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5 New York City Neighborhoods to Explore on Vacation

Sample the best Manhattan has to offer with a tour of these five neighborhoods.

U.S. News & World Report

5 New York City Neighborhoods to Explore

Times Square in New York City, New York.

Head to Times Square for bright lights, commercialism and top-notch theater.(Getty Images)

Walk a few blocks in any direction in New York City, and you'll experience firsthand the Big Apple's patchwork of ethnically diverse and culturally rich communities. With five boroughs housing 8.5 million people, it's no wonder this city is known as a major melting pot. Each neighborhood in New York City has its own unique personality, from the stately, historic museums in the Upper East Side to the thriving, reborn Financial District. Make your way from uptown to downtown, and savor the many sides of Manhattan in these five neighborhoods.

Upper East Side/East Harlem

Get a taste of two very different, but adjoining, areas by strolling the Upper East Side and East Harlem – or "El Barrio." The Upper East Side begins at the southern end of Central Park at East 59th Street and extends north to East 96th Street, where El Barrio begins and extends north to Harlem River Drive. Start your tour in the Upper East Side along the stretch of Fifth Avenue known as the Museum Mile with a visit to the Metropolitan Museum of Art and the The Guggenheim for a dose of world-class art. Other museums along the Museum Mile include the Jewish Museum at 92nd Street and El Museo del Barrio at 104th Street. Should you need a break from being indoors, you can access Central Park from several points along Fifth Avenue.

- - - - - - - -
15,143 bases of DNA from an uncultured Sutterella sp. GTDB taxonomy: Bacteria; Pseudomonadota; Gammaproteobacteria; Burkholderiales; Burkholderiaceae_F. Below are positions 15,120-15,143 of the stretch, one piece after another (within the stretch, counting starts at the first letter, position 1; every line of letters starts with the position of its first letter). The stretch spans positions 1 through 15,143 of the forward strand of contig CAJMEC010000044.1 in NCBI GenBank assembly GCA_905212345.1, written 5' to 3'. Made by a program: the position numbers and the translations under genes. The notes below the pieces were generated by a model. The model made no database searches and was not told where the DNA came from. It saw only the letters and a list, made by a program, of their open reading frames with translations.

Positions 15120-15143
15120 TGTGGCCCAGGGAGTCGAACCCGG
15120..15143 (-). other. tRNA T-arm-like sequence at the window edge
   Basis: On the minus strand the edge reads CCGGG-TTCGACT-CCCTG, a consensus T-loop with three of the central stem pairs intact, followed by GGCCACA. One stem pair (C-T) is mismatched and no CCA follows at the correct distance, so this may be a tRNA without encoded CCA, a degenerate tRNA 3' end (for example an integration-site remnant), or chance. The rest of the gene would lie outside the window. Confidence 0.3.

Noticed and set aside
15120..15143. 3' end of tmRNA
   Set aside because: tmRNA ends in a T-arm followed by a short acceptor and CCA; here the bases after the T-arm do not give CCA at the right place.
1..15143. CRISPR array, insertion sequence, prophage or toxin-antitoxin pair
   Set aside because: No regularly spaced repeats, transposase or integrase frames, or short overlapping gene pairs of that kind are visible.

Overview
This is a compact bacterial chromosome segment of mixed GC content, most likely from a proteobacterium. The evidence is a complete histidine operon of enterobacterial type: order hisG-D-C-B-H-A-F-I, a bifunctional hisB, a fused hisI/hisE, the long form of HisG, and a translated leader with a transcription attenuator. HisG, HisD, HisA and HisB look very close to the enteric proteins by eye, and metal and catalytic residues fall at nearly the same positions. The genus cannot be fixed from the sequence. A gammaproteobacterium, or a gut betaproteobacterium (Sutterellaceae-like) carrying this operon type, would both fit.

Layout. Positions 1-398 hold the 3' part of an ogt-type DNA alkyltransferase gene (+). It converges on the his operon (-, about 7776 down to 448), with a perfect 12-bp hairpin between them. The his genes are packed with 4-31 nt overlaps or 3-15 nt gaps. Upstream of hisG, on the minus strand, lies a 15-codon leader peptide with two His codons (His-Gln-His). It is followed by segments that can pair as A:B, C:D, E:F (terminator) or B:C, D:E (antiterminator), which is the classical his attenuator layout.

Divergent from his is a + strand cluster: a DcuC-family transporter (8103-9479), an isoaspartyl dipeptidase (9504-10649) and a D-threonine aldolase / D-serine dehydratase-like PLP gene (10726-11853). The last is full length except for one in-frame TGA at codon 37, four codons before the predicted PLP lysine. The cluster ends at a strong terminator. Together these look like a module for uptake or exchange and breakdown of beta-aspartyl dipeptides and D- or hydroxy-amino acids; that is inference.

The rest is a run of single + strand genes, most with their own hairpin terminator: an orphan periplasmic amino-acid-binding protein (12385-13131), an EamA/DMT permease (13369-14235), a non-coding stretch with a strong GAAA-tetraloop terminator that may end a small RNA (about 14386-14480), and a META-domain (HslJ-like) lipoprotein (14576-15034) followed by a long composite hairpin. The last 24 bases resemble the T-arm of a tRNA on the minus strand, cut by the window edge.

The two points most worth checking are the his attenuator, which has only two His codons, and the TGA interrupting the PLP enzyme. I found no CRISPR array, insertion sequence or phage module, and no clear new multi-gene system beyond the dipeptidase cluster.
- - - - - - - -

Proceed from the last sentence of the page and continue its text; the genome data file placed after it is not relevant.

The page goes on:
If your stomach is growling from all this sightseeing, continue north toward 116th Street and Lexington Avenue to enjoy the sights and flavors of El Barrio. Here, restaurants specializing in Mexican, Puerto Rican, Dominican and Moroccan cuisine abound. Or, work up an even bigger appetite and head to the East Harlem-Harlem border to get in line for Sylvia's at Malcolm X Boulevard, a landmark soul food restaurant known for its chicken and waffles, collard greens and mac 'n' cheese.

Times Square/Theater District

Midtown Manhattan glows 24/7 thanks to Times Square and the overlapping Theater District, filled with luminous marquees and billboards advertising everything from the latest Broadway hits to new movies to fashion trends. In fact, the history of public electricity and theater go hand-in-hand in New York City; during the late 19th century, Broadway and the Theater District became known as "the Great White Way" because the area was among the first to have electrically lighted streets.

Since changing its name from Longacre Square to Times Square in 1904, this section of New York City remains an energetic commercial intersection and the go-to destination for the very best in American theater, such as the award-winning musical "Hamilton."

"Hamilton has reinvented Broadway," says Chris Heywood, senior vice president of global communications for NYC & Company, the city's official tourism organization. "Broadway is so much a part of the fabric of New York – it is the creative energy and talent. It's synonymous: New York and Broadway, and there's something for everybody."